Thursday, January 23, 2014

Manual Testing -- Bad Idea

The question of testing came up recently. The description of the process sounded like manually "testing" some complex web application.

When trying to work out manual "testing", I find it necessary to use scare quotes. I'm not sure there's a place for "manual testing" of any software.

I know that some folks use Selenium to created automated test scripts for interactive applications. That may be a helpful technology. I prefer automated test scripts over manual testing. Consequently, I'm not too interested in helping out with testing -- other than perhaps coaching developers to write automated test scripts.

To continue this rant.

I've seen the suggestion that having a person do some manual "testing" will permit them to notice things that are "broken" but not a formal requirement in a test script. This seems to require some willing misuse of words. A person who's supposed to be noticing stuff isn't testing: they're exploring or demonstrating or thinking. They're not testing. Tests are -- by definition -- pass-fail. This is a very narrow definition: if there's no failure mode, it's not a test, it's something else. Lots of words are available, use any word except "test." Please.

Reading about exploratory "testing" leads to profound questions about the nature of failing an exploratory "test." When did the failure mode become a requirement? During the exploration? Not prior to the actual development?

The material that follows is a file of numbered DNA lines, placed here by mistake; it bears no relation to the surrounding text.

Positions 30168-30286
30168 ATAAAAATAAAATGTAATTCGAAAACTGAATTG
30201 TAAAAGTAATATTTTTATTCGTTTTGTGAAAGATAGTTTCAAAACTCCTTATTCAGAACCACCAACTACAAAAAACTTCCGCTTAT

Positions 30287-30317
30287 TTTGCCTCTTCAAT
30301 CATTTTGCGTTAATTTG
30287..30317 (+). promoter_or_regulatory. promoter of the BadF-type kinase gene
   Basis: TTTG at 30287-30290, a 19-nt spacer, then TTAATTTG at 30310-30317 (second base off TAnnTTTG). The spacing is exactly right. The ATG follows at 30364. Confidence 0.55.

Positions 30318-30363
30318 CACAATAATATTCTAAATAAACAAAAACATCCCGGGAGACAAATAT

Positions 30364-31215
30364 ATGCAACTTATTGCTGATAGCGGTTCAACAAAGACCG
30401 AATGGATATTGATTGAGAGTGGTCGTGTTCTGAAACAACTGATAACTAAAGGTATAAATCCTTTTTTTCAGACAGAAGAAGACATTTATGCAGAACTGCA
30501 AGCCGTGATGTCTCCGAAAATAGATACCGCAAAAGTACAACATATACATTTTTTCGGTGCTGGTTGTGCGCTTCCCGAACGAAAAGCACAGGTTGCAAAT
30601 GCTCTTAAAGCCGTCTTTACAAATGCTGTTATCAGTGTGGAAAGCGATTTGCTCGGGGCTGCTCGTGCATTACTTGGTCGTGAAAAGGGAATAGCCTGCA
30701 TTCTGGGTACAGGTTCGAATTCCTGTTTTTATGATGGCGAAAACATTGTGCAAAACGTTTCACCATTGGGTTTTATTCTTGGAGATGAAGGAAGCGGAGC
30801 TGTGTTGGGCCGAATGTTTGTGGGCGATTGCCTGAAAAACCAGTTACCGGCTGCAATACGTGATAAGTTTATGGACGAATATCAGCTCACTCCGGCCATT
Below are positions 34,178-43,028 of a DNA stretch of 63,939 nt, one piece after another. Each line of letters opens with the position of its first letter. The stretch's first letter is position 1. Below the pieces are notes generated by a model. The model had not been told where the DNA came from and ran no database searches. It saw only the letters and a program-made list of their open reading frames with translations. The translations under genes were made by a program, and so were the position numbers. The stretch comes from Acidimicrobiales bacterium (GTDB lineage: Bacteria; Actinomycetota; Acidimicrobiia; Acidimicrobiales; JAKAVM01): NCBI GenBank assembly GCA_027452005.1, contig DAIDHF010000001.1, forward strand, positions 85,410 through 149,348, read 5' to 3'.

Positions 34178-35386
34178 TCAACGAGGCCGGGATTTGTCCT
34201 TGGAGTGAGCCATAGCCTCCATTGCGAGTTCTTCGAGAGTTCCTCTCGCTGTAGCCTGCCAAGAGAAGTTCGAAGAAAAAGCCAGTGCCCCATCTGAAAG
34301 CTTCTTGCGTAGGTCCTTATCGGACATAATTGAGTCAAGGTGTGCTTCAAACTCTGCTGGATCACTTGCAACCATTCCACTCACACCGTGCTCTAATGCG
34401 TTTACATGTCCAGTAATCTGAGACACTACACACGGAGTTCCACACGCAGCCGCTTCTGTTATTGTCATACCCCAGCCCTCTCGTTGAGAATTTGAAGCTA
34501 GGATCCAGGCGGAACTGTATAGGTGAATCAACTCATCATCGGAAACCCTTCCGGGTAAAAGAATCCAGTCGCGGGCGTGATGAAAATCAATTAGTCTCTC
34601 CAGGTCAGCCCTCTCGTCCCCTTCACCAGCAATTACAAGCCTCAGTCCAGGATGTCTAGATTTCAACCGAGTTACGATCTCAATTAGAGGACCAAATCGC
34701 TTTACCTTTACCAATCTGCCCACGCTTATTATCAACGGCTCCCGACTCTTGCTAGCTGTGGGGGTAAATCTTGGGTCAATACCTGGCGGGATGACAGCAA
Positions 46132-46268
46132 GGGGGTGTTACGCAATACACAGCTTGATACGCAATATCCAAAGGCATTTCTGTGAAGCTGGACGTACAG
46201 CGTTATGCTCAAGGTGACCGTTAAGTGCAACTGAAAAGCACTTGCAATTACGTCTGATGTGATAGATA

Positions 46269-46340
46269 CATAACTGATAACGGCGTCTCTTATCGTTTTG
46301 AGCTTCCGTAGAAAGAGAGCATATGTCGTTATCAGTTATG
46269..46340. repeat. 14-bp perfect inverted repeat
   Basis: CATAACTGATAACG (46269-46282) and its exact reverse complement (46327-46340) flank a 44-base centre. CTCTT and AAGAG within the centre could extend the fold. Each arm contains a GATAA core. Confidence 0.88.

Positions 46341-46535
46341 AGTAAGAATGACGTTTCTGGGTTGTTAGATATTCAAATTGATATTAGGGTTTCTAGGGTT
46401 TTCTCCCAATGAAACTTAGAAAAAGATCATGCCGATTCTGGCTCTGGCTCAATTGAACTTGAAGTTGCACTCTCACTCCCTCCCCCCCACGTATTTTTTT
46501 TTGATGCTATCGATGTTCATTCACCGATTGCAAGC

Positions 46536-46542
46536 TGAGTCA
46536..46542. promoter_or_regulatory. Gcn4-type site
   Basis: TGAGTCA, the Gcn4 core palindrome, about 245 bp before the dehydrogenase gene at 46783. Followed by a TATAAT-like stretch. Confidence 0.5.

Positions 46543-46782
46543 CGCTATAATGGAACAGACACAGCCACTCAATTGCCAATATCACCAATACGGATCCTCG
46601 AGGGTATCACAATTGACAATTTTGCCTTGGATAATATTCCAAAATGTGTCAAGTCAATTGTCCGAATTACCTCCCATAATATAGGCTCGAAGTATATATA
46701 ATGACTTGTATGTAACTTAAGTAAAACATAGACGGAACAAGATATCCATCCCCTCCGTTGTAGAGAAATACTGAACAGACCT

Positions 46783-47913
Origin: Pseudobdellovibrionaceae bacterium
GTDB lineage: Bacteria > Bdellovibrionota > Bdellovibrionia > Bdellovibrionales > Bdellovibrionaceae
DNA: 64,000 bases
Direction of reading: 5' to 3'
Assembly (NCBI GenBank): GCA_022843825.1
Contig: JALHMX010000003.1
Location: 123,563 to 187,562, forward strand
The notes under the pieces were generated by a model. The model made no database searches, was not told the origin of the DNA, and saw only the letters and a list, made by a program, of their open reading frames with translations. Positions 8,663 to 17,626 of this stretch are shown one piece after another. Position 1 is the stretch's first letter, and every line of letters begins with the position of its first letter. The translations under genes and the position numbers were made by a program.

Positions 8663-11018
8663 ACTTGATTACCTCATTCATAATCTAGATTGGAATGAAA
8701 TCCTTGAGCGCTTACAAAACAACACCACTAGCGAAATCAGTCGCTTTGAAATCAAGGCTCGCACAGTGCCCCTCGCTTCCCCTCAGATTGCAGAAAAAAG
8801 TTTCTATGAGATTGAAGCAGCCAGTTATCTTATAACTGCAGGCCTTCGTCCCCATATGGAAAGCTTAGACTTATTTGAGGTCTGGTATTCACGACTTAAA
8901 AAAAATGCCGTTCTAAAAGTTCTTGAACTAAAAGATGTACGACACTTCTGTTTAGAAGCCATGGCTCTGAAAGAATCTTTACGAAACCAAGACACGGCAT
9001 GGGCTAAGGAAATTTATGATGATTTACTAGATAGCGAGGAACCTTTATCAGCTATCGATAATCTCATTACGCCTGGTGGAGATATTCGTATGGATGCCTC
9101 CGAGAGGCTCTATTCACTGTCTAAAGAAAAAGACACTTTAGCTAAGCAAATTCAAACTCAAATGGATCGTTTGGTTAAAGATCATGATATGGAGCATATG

When an explorer finds a use case that was never previously part of a user story, then it's really an update to a user story. It's a new requirement; a requirement defined by a test which fails. It's a really high-quality requirement. More importantly, exploratory "testing" is clearly design. It's product ownership. 

This kind of exploration/thinking/playing/experiencing is valuable stuff. It needs to be done. But it's not testing.

Developers create the test scripts: unit tests of various kinds. Back-end tests. Front-end tests. Lots of testing. All automated. All.

Other experienced people -- e.g., a product owner -- can also play with the released software and create informed, insightful user stories and user story modifications that may lead to revisions to test cases. They're not testing. They're exploring. They're writing new requirements, updating user stories, and putting work into the backlog.

Putting work into the backlog